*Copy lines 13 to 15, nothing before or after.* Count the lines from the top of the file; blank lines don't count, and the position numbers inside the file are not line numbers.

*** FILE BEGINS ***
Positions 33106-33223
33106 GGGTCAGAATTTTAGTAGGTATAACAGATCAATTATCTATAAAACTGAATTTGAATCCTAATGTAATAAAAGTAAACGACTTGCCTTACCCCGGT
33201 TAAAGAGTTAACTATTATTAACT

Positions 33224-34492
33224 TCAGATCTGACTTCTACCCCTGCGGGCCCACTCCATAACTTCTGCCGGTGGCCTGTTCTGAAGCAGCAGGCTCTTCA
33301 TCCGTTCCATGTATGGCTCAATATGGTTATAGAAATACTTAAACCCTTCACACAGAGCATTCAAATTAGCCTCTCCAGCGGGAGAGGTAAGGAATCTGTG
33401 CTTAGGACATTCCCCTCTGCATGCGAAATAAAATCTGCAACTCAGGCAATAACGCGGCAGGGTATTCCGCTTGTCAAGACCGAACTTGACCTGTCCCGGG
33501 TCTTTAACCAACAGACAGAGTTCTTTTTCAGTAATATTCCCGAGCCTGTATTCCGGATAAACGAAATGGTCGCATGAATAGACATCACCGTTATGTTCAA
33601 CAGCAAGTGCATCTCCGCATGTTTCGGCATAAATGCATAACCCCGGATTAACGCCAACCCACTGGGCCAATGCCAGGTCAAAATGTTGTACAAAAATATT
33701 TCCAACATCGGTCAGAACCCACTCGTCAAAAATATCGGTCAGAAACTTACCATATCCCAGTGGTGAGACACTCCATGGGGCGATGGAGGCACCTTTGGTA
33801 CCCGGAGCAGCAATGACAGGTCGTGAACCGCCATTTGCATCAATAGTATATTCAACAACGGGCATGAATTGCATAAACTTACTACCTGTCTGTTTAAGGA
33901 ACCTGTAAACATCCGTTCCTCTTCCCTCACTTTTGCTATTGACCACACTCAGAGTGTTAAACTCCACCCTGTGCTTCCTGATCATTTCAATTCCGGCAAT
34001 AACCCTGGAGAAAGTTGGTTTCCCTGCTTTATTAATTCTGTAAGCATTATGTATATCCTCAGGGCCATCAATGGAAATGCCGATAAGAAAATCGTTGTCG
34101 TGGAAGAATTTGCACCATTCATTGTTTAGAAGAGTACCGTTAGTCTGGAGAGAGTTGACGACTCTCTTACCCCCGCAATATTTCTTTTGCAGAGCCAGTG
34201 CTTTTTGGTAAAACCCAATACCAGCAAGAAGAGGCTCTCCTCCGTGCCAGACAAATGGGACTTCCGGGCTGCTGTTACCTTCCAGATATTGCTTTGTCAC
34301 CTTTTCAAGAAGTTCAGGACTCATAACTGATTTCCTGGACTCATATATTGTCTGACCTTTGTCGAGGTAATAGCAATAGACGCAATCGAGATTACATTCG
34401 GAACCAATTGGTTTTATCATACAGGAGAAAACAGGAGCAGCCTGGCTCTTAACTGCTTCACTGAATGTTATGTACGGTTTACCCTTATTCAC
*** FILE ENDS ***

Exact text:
34001 AACCCTGGAGAAAGTTGGTTTCCCTGCTTTATTAATTCTGTAAGCATTATGTATATCCTCAGGGCCATCAATGGAAATGCCGATAAGAAAATCGTTGTCG
34101 TGGAAGAATTTGCACCATTCATTGTTTAGAAGAGTACCGTTAGTCTGGAGAGAGTTGACGACTCTCTTACCCCCGCAATATTTCTTTTGCAGAGCCAGTG
34201 CTTTTTGGTAAAACCCAATACCAGCAAGAAGAGGCTCTCCTCCGTGCCAGACAAATGGGACTTCCGGGCTGCTGTTACCTTCCAGATATTGCTTTGTCAC